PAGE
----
Ceramics have become the avocado toast of home accessories: ubiquitous but popular for a damn good reason. Satisfying and perfectly imperfect, ceramics reflect our desire to identify with simpler times — when people made everything by hand, in small batches. We recently discovered a few new-to-us artists throwing vases, bowls, and even ceramic tables into the marketplace, so our obsession sees no end in sight.
A trained graphic designer, North Carolina-based potter Erica Tuomi creates pieces with playful color and pattern front and center. Sprinkle mugs, ombre planters, and matte cups don't take themselves too seriously, reminding us neither should we.
3. East Fork
Asheville-based East Fork Pottery is practically a religion among its devotees. Potters John Vigeland and Alex Matisse (yep, that Matisse — his great-grandfather was Henri) regularly roll out vibrant dinnerware and vases that defy expectations.
Bari Ziperstein's Los Angeles studio is a colorful wonderland of shape and sculpture. Any one of her avant-garde works of art — Brutalist vases, pyramid lamps — make a strong statement when empty or filled.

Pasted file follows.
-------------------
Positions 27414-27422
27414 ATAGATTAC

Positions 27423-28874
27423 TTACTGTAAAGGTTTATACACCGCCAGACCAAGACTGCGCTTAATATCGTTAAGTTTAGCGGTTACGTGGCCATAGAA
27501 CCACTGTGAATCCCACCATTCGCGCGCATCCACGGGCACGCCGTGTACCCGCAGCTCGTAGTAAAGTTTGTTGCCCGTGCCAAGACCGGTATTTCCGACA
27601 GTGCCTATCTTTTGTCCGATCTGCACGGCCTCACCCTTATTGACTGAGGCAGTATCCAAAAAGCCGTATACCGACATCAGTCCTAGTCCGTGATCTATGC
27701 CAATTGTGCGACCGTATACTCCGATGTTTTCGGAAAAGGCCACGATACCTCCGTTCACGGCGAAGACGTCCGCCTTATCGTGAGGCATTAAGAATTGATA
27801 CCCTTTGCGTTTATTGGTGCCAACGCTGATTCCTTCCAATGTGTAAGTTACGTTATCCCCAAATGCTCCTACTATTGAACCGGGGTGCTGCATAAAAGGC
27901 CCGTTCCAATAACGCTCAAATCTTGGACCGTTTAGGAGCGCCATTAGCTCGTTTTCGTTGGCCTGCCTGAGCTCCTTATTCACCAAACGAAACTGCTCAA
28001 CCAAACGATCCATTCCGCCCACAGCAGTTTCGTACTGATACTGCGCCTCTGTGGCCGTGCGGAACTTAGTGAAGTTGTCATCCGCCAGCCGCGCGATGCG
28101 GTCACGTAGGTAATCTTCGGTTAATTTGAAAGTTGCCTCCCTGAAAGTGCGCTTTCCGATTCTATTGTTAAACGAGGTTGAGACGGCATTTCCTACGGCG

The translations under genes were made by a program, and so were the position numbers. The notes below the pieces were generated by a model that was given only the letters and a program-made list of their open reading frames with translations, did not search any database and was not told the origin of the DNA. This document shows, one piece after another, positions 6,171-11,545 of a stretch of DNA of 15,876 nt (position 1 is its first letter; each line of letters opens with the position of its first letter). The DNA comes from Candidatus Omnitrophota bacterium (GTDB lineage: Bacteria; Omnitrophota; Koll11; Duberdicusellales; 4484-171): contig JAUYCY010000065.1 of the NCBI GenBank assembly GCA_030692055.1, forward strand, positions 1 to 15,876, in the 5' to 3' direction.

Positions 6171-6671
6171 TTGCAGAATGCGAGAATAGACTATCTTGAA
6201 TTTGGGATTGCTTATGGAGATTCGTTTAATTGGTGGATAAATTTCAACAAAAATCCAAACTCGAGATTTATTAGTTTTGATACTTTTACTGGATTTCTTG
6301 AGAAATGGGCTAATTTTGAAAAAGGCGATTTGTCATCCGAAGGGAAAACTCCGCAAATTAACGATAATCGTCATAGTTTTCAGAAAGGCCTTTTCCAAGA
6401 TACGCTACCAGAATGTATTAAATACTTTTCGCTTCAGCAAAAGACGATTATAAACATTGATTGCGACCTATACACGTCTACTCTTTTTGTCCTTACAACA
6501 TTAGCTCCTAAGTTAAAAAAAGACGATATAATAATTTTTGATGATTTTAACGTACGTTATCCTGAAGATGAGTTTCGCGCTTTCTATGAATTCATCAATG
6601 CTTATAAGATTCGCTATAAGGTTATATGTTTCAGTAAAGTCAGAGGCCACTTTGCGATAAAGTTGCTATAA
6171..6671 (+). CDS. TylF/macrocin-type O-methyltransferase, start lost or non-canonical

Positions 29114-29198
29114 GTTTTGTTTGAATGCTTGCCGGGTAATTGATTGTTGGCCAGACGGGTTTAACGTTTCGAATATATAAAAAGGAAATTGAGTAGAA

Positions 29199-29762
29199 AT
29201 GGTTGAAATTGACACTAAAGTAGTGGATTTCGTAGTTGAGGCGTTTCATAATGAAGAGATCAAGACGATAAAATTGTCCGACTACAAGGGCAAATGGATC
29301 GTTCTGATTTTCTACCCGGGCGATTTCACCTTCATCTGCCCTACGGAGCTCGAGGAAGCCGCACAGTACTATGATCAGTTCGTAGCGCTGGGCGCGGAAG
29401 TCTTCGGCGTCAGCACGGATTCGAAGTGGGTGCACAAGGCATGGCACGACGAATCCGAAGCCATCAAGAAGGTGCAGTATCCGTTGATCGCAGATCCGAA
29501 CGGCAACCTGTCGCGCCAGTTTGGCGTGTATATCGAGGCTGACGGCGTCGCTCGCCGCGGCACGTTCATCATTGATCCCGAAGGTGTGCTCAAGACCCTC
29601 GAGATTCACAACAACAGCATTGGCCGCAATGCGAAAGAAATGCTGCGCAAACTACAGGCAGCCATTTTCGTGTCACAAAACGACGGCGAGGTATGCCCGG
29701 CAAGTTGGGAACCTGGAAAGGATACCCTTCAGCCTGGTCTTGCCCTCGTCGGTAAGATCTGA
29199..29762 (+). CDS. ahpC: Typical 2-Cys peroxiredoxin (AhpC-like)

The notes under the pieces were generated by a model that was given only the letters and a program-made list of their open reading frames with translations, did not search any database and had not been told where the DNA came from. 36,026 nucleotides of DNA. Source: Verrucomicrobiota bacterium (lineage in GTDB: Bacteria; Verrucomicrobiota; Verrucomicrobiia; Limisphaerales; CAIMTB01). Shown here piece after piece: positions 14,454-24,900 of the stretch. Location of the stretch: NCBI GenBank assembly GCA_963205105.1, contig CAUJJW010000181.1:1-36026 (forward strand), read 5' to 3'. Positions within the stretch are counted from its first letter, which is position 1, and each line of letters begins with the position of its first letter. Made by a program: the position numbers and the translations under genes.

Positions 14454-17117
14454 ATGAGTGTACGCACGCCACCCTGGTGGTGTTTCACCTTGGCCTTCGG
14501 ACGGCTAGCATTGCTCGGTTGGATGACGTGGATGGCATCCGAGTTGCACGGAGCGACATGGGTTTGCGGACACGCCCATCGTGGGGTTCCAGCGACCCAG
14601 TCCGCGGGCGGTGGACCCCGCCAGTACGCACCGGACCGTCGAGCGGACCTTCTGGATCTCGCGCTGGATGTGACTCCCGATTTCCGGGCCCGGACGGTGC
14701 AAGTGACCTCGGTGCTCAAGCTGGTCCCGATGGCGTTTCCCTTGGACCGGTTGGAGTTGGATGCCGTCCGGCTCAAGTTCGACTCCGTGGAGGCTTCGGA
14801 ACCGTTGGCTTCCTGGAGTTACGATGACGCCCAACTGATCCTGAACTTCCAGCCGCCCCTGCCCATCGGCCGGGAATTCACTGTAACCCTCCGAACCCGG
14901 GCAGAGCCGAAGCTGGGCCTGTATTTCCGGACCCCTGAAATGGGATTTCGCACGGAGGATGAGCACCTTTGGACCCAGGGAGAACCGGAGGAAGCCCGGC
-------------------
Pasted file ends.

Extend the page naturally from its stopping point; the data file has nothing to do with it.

We love how this Brooklyn-based potter puts an organic, modern spin on traditional pottery, particularly Jewish pieces. Sedar plates and challah platters serve up handcrafted style that's elegant but totally relaxed, too.
If Katy Perry and Lisa Frank went into the ceramics business together, Silver Lining would be the result. Portland-based ceramicist Katie Marks has an unapologetically splashy aesthetic — think crystal-adorned mugs, unicorn pipes — sure to bring out your inner child.
Ivy Weinglass has a way with clay, handcrafting collections that play with scale, technique, and function. Her palm-shaped plates just beg to be held, while her planters draw inspiration from the dramatic geography of land and sea.
Jourdan Fairchild is the founder of Spruce Creative Studio, an affordable e-design studio and styling service based in Durham, North Carolina.